When a promotion is given but doesn’t seem warranted – The Select Committee

By Chris Johnson

Thursday July 15, 2021

What does it do to the effectiveness of an organisation when someone is promoted after making a huge and costly mistake?
What does it do to the effectiveness of an organisation when someone is promoted after making a huge and costly mistake? (fizkes/Adobe)

If a leader makes a big mistake – disastrous even – and subsequently gets further promoted, what impact can that have on the wider organisation? How is the culture affected? What about staff morale, bad publicity, and the potential impact on the effectiveness of the leader concerned?

We asked our brains trust The Select Committee to address this very question.

Specifically, we asked them:  

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What does it do to the effectiveness of an organisation, including within the public sector, when someone is promoted after making a huge and costly mistake?

Responses from our panel members are all insightful and informative. Lucy Turnbull kicks it off describing how ‘failing upward’ can weaken the cohesive glue of an organisation.

Geoff Gallop applies it directly to the promotion of agency heads and says when such promotions are made, a message sent down the line about what standards are acceptable when it comes to the implementation of government policy.

And Terry Moran brings it home with an explanation of how APS leadership once relied on merit-based selection, but how the rigours of the system have broken down in recent times.

These are all fascinating comments and well worth reading in full, here below.

Lucy Turnbull AO

Lucy Turnbull

Lucy Turnbull AO is an urbanist, businesswoman and philanthropist with a longstanding interest in cities, and technological and social innovation. From 2015-20 she was the inaugural Chief Commissioner of the Greater Sydney Commission, tasked by the NSW state government to assist in delivering strong and effective strategic planning for the whole of metropolitan Sydney. Lucy was the first female Lord Mayor of the City of Sydney from 2003-4. 

The phrase ‘failing upward’ was not created in a vacuum. It happens from time to time. Sometimes people appear to be promoted despite mediocre ( or worse, disastrous) prior performance.

It is just a fact of life. It happens in the private and public sectors. And in public life. When it becomes a problem is at the point that respect and regard for an organisation’s leadership is diminished — and the judgement calls that the newly promoted person made in their new, elevated role, are called into question. Something like ‘gosh s/he mucked up before. It is happening again! Let’s just duck for cover as much as we can and not be part of this’. 

That weakens the effectiveness, morale and cohesive ‘glue’ or culture of an organisation — and the respect for the CEO, board or senior person that promoted the person. – Lucy Turnbull AO

Geoff Gallop AC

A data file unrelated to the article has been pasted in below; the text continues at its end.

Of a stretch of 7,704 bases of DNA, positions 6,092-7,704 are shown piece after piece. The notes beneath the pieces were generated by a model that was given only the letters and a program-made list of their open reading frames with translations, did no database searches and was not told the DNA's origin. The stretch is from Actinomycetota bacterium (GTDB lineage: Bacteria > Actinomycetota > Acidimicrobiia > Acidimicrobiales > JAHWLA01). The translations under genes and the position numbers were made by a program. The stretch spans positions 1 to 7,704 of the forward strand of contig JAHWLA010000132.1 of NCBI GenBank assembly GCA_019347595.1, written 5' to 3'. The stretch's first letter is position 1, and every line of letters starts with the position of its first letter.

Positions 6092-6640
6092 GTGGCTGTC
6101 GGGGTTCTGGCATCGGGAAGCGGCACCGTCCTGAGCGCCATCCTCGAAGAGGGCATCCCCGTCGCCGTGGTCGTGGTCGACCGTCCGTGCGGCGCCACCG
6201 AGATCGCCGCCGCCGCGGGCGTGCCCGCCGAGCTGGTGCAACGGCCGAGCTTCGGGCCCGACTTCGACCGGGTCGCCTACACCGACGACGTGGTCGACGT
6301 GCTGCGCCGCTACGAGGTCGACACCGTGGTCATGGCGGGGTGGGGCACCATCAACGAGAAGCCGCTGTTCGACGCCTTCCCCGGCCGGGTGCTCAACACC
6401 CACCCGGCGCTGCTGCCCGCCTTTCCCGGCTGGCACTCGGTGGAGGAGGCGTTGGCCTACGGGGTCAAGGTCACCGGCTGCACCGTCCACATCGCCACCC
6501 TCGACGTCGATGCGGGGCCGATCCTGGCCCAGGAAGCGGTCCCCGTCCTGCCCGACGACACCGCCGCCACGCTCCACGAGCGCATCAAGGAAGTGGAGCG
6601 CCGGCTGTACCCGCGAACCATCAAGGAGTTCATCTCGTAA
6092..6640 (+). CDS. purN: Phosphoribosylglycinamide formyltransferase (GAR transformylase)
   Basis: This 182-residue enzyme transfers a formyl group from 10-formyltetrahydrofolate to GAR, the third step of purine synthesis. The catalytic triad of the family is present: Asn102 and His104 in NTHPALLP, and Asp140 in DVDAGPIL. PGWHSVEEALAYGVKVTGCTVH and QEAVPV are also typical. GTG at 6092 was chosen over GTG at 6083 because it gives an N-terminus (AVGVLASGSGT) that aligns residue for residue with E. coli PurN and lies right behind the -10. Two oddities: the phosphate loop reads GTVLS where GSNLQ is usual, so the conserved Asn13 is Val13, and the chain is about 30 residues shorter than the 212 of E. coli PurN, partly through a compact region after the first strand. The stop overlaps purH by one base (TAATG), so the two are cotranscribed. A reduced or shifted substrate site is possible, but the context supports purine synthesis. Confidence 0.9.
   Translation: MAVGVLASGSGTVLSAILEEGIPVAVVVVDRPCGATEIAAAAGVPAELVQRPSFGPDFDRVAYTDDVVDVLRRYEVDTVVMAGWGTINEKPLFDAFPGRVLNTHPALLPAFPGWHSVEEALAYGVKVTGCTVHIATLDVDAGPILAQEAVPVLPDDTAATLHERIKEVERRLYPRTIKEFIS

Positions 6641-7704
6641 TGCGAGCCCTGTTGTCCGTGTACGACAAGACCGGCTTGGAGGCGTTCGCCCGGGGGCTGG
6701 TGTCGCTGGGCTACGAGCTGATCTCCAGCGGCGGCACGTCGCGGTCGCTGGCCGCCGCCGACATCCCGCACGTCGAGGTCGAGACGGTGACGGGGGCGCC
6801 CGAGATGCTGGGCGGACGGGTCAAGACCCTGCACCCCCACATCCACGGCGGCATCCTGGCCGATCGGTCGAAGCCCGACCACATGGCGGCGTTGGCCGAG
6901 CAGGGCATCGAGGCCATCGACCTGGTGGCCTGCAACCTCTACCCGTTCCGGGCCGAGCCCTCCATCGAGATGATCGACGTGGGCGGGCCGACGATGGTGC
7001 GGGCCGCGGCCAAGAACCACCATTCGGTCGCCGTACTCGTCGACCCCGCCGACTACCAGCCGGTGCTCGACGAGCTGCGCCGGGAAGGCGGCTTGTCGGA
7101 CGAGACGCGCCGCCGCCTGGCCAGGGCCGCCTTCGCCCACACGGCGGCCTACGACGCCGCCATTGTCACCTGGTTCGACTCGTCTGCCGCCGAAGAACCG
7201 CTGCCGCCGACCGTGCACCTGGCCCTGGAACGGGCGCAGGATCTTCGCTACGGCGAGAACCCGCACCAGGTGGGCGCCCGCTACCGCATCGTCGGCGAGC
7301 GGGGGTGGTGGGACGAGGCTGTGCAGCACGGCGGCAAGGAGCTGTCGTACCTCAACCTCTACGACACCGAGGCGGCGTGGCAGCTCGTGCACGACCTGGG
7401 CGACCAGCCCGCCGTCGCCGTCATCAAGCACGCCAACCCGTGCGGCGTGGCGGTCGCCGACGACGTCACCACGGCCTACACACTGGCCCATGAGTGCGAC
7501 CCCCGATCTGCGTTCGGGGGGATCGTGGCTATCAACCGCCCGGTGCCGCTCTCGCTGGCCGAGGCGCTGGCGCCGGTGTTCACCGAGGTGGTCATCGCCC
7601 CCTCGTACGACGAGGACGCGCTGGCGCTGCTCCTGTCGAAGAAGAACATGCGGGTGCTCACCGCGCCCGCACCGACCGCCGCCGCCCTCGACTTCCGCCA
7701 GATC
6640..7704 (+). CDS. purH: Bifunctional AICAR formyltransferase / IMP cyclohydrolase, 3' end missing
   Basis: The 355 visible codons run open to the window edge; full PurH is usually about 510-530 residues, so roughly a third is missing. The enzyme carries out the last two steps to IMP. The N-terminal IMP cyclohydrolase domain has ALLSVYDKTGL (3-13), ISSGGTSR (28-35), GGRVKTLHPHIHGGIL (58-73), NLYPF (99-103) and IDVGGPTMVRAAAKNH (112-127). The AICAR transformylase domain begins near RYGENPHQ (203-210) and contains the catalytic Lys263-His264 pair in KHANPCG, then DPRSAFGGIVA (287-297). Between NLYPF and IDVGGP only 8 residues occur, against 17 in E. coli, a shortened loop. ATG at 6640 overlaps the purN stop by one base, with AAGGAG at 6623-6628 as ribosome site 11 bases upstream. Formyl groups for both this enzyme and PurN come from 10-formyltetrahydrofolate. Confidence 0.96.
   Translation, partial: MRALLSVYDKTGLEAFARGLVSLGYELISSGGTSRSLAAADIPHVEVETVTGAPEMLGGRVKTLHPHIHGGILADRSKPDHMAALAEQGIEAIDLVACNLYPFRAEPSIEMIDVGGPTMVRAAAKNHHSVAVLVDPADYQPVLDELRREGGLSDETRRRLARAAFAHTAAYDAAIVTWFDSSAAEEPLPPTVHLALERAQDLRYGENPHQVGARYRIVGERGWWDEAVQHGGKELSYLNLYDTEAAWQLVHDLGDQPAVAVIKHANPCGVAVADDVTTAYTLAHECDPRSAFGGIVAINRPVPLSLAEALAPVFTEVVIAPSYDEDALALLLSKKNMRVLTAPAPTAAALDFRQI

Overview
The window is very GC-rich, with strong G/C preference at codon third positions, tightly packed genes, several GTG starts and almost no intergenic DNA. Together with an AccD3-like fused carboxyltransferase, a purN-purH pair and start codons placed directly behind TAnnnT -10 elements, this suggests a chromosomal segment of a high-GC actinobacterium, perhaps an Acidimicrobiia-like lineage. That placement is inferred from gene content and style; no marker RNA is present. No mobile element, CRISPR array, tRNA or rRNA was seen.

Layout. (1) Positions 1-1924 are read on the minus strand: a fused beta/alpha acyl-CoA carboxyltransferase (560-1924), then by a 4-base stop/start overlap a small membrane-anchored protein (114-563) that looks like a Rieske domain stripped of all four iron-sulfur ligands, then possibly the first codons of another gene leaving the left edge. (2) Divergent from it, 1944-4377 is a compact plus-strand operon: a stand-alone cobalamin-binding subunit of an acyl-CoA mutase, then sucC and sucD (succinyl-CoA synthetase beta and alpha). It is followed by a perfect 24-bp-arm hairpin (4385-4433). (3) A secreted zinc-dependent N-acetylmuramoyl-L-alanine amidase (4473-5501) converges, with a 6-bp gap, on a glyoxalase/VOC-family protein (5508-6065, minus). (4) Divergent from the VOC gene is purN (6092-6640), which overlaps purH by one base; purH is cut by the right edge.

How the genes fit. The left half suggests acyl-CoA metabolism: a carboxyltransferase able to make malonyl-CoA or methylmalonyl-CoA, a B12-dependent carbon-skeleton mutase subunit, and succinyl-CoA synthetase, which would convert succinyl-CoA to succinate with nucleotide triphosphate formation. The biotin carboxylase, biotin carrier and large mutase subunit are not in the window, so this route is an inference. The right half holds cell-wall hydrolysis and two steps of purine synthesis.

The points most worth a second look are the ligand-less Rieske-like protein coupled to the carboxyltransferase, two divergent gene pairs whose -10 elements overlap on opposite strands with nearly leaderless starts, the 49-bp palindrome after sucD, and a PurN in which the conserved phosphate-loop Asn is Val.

Emeritus Professor Geoffrey Gallop AC was the 27th premier of Western Australia (2001-2006), he is the former chair of the Australian Republican Movement, and was director of the Graduate School of Government at the University of Sydney. Today he is a Member of The Global Commission on Drug Policy based in Geneva and is a member of the Friends of the Corporate Mental Health Alliance Australia. He chairs the Research Committee of the New Democracy Foundation.

Geoff Gallop

There’s always going to be complications when a government promotes to the top of an agency someone whose management of an important program or project has involved cost overruns, bad publicity and less than adequate outcomes overall.

It does happen and for a range of reasons, some of which may never see the light of day – perhaps secrets in the cupboard?

Three implications immediately come to mind, each of which can seriously undermine the effectiveness of the agency as a delivery arm for government.

Firstly, there’s the message sent down the line about what standards are acceptable when it comes to the implementation of government policy. Public servants do take note of these things and government-sanctioned cultures do emerge.

Secondly, there’s the likely impact of all of this on the morale of the agency. It may even be the case that an unsuccessful candidate for the job is still working within the agency, unhappy and a pole of attraction for other malcontents.

Other ministers might not be too happy either, given the pressure to explain to their electorates and to their own public servants. All of these things matter to the effectiveness of government.

Thirdly, there’s the time and effort that will be needed to explain the decision to stakeholders in parliament and what is sure to be a hungry and unforgiving media. Note too that it’s not the sort of issue where blame shifting can be employed – this will be a decision for which the government has to accept responsibility!

These are all good reasons for not promoting such a person. From a ‘system’ point of view it is also possible that such an appointment puts the new agency head in a too-dependent relationship with the minister and the government. Loyalty is all-important but not when it dents the capacity of a public servant to speak truth to power.